I commiserate with the no-heat problem. Our “shop” is located literally under the stands of our school stadium in the referee changing rooms. 100% concrete, cramped, and ugly to boot. And you guessed it…we have to move out every night there is a game! And we don’t have access to the curcuit breaker, so we can either have the tools or the heater on at one time…you can imagine what that looks like on overnight stays.

As far as tools go we have…

a band saw
drill press
belt sander
chop saw
and assorted hand tools.

Basically, we are constantly working aluminum with woodworking tools! However, as much as we may drool over CNC mills and lathes, we actually function very well with the tools we know how to use.

But if anyone has an extra mill laying around…

We’re a fortunate school that has it’s own metal shop and woodshop. On top of that, both rooms belong to the teacher who is the team’s adult leader. I don’t know what equipment we have exactly, I’m not really on the technical side. We did get by nicely with what we have. I might ask for a list and post it. But the only problem we really have is availability. Like during the 2007 season, we had too many snow days. More than Bedford ever gives. Their reputation for holding out on no-school days runs back to when my mom was attending. Anyway, we can only stay for a certain amount of time because of the janitors and administration control unless it’s Friday/Saturday, where we can stay til 9:00!!! WOW!!! Anyway, I don’t think we’d be moving out anytime soon, but I’m grateful that we have this space.

I would start with something smaller than Kmart, at least if you are just having one team meet there. If you’re planning a competition like our Pre-Ship Scrimmage, then that is something else entirely.

The tax situation probably depends on the jurisdiction. Here in California our moving into the old grocery store actually saved the church several thousand dollars in taxes. Since the building was commercial when last occupied the church had to pay property taxes on it, even though it wasn’t being used. When they converted it to a non-profit use, that changed. The savings were used to refurbish the building and make it more suitable for events. A win-win for the robot team and the church. The county (who collects the taxes) probably wasn’t as happy about it. But they don’t want too many vacant buildings around either. It drives down values on nearby properties and reduces tax rates for them.

Insurance and utilities would have to be negotiated with the owner. However “hobby insurance” is available for many activities and is not terribly expensive. If you live in a cold climate utilities would be more of an issue. Though in a mall with other stores they are already having to keep the building warm. The additional expense would be very small for just running tools and computers.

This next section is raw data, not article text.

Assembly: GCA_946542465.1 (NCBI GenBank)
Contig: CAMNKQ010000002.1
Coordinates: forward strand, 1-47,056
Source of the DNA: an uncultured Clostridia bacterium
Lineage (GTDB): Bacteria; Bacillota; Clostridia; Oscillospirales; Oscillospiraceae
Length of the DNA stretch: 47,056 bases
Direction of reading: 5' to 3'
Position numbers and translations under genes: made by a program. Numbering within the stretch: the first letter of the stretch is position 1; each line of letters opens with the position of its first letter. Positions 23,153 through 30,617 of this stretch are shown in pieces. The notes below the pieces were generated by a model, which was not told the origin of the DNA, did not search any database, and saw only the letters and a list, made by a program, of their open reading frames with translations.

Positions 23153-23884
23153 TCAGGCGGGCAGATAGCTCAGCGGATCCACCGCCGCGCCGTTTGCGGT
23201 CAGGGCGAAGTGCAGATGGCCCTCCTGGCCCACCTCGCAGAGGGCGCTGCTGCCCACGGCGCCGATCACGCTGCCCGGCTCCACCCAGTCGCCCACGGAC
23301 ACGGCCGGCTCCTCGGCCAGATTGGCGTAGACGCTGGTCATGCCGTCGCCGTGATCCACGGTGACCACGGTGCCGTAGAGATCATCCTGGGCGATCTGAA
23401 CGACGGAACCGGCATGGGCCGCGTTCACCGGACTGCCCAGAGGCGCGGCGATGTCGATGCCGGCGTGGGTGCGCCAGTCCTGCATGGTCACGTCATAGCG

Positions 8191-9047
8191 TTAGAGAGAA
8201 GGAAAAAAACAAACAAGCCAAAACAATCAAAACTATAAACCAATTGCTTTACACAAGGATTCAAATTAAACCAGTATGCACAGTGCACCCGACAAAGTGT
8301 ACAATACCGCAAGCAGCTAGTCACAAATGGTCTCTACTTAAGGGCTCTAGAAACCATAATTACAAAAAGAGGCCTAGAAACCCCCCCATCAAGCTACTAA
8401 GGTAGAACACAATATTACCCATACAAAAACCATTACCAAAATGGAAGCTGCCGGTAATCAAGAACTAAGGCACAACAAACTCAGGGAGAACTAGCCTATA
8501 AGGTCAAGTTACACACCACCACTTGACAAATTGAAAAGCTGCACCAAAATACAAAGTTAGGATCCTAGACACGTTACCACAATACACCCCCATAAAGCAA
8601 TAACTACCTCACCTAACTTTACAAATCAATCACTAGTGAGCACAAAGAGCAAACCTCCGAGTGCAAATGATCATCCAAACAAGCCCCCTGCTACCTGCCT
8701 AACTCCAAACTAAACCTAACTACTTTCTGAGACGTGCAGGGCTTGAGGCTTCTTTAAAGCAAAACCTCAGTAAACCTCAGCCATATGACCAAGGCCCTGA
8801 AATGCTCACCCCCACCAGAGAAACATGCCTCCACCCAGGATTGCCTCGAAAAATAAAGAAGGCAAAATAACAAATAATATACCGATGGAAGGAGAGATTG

One advantage of working in a storefront is you get much more exposure to the public. Used properly this can be a huge advantage. Our team was careful to make sure the door was open during the times when people would be walking past on their way to church services. Many stopped in to see what was up. That gave us a chance to interact with the congregation and show them what we were doing. A few even became sponsors! Others wound up on one of our Lego League teams. All in all it was a great year and we are looking forward to being back there this year.

If you find a place the thing to do is contact the agent in charge of renting/leasing the space. They can put you in touch with the owners if needed. Or you can look up the property records and find out for yourself who owns it, but they are paying the agent for a reason so I would be hesitant to go straight to the owner if somebody on the team didn’t know them already.

Have a plan for how you want to use the space and what times you would be there. BTW it is possible to build robots without doing regular all-nighters. I don’t think the BeachBots have done one for three or four years now. You just have to be careful about how you manage your time. Investigate insurance and have an answer for the question as it is sure to come up. Emphasize that this is just for a short time and if you are dealing with a large property owner, be flexible about locations. BE SURE TO INCLUDE THE OWNER AS A SPONSOR, even if they don’t give you any money. They are saving you several hundreds or thousands in rent

We are actually working through this set of problems at the moment. Our new rookie team called several leasing agencies for empty store fronts near the school. One of the leasing companies has agreed to donate the use of two storefronts for our team for the next 4 months. Since they will be donating the space, they will receive a tax-deduction.

They have also agreed to donate utilities during our temporary use including water and electricity. The only thing we will need to get on our own will be phone and internet.

As far as liability, the school system has agreed that since the space will be primarily used for a school club activity, their liability coverage can be extended to the space. We are working through the paperwork associated with that as we speak.

Overall it is a win-win for all involved. The leasor/owner gets a tax-deduction on a space they have been unable to fill. We get the space we need during build season for little to no cost and we can interact with the community as they pass by.

Robot team in the drama room ! Love it… theres SO much DRAMA during build season! :smiley: